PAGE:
"Picture it: you're 19 years old and have just completed your final examinations of your sophomore year of college. But somehow, there was nothing on your mind except the fact that your period was 3 weeks late. It was obviously the stress of finals right? But a test couldn't hurt. Better get 2 just to be sure. You wait a few days because it's no big deal, it will be negative; you're sure of it. And then that little blue plus sign appears despite all your logical reasoning. You cry and cry and wonder what on earth you're going to do. Are you ready to be a mother?
Fast forward a few weeks. You're 8 weeks along and have decided to keep the baby. There's some mild spotting but the internet says that can be normal. The next few days pass and your spotting turns to full on bleeding and only gets worse as the days progress. You're just shy of 9 weeks and feel like something is not right. You head to the ER. They examine you and say that things look alright; but in your heart, your know they don't feel alright. You're discharged.
You spend the night crying in the bathroom because the bleeding won't stop and you're now passing clots of blood. You stay up until the morning light shines through the bathroom window and return to the ER. They do an ultrasound and tell you that the baby doesn't look like it's progressing as it should be at that gestation and your blood levels are beginning to fall.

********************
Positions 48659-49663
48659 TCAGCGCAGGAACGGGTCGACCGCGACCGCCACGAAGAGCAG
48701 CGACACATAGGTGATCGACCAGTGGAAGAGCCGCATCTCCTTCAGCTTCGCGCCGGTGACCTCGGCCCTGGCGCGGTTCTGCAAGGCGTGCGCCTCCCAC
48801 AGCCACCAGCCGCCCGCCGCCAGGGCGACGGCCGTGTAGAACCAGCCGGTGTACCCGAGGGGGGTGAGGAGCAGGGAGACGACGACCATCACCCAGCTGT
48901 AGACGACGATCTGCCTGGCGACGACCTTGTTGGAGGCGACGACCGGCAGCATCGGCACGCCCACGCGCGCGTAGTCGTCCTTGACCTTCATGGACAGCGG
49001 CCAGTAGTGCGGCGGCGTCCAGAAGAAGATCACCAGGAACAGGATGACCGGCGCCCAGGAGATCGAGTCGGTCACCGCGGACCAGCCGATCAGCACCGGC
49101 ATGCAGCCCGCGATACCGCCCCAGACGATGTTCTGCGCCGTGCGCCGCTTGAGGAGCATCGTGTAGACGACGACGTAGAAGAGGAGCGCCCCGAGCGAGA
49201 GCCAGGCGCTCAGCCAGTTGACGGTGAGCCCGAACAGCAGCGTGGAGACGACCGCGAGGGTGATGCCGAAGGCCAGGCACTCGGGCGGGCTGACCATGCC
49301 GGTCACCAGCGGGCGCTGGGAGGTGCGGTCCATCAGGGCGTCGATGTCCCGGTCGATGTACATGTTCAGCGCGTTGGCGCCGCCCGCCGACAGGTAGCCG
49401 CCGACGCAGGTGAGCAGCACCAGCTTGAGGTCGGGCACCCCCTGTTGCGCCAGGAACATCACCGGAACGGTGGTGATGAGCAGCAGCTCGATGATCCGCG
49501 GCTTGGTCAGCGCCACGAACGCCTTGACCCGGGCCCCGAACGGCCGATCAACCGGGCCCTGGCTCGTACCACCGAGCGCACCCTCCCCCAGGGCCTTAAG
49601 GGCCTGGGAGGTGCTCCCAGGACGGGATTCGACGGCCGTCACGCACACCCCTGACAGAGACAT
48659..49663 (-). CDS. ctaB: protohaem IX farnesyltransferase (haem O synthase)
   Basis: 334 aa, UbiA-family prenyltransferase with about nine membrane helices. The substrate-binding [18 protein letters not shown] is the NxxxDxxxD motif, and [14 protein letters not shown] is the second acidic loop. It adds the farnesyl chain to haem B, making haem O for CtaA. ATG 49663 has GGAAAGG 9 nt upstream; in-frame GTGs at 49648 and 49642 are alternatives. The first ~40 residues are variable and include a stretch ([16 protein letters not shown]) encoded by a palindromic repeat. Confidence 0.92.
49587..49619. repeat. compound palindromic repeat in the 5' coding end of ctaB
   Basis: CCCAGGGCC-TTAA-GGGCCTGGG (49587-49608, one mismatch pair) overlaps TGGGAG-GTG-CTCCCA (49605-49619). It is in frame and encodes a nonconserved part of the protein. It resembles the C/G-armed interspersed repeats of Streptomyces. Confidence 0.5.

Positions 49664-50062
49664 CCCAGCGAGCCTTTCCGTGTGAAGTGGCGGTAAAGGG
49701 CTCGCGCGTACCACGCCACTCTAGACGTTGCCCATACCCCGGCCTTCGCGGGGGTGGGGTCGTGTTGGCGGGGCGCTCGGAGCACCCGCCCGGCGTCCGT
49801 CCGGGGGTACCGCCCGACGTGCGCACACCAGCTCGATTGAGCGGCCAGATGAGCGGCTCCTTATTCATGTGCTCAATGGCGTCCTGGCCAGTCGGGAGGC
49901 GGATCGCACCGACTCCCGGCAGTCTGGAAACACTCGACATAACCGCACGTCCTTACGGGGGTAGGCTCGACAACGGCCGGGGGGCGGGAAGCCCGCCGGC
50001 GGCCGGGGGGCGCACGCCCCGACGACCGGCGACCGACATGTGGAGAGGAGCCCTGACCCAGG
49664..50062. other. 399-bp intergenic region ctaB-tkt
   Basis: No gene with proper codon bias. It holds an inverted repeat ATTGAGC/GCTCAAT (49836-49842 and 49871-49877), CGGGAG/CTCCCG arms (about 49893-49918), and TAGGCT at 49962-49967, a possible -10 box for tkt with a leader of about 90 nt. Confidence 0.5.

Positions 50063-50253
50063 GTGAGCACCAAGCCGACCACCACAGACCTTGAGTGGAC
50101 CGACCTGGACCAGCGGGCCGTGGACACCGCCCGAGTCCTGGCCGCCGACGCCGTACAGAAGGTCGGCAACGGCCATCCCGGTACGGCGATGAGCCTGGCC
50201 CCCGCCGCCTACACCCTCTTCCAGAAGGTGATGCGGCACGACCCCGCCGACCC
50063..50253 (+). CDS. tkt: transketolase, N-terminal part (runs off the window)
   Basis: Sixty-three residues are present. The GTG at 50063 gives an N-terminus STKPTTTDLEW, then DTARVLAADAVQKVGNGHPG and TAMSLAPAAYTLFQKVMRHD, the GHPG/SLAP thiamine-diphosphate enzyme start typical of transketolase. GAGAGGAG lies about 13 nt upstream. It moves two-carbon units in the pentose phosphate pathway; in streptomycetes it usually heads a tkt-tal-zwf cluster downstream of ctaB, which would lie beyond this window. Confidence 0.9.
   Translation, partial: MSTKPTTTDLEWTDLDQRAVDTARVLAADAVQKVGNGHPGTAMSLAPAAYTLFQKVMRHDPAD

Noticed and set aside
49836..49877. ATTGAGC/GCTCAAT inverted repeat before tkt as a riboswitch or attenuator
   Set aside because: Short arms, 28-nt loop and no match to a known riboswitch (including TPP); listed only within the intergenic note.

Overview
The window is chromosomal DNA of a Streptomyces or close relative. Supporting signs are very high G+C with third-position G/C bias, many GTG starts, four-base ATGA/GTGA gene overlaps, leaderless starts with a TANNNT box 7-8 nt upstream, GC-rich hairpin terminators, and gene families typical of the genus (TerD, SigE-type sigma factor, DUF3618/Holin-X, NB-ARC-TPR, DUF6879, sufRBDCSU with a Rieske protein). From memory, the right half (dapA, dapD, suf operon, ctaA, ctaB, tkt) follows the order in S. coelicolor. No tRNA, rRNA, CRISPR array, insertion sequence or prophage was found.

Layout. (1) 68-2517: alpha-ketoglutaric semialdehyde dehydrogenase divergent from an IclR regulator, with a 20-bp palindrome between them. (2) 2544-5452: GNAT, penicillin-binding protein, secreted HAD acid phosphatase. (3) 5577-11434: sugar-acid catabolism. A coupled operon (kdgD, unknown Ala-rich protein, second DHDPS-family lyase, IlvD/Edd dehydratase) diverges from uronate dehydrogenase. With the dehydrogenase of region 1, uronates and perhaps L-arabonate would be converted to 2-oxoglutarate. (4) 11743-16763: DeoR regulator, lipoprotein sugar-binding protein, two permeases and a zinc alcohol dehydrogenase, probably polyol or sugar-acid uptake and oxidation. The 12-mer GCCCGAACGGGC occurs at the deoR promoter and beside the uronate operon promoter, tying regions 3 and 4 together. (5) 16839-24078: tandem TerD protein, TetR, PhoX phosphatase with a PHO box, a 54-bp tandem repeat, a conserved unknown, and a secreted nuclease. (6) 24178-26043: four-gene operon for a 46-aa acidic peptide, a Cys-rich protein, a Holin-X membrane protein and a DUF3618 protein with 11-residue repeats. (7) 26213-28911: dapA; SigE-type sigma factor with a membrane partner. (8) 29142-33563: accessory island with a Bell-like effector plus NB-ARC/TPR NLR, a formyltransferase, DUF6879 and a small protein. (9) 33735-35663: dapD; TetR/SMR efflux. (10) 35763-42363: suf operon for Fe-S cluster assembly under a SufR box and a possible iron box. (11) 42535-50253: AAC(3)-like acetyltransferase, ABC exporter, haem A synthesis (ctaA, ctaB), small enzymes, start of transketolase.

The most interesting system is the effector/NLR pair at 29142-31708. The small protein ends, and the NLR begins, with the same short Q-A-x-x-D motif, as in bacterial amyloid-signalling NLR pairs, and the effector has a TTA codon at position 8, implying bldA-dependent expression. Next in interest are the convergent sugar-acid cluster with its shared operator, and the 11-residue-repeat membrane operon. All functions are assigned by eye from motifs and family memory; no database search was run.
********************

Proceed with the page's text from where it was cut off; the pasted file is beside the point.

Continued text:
They tell you that means something was wrong and your body new better. You're told, that at least it was early so you didn't get too attached. They say, it means you can try again when you're older; it just wasn't meant to be at that time. You go through the contractions you had expected months from now but that pain is nothing compared to the feeling of death inside you. The guilt that you had wished this "mess" would just go away... so it did.
You carry that pain and that guilt with you for years to come. You occasionally count the passing of time by thinking, "my child would be 5 years old now". And you hold your grief and pain, keeping it to yourself and refusing to tell your story in fear of the shame it would bring. Until today. Today, you tell that story."
In light of October being pregnancy and infant loss awareness month, I'd like to share something very personal about myself.
I never thought this would be something I'd share with most people in my life, let alone on a social media platform. However, I do believe that the stigma needs to be lifted and we need to be more open talking about something that happens to so many women.
tl;dr - Normalize talking about miscarriage and infant loss. Do not justify someone's loss with your own beliefs or attempt to minimize their pain by telling them it wasn't meant to be. Not only during the month of October, but always, be mindful of those around you. You never know what someone's dealing with.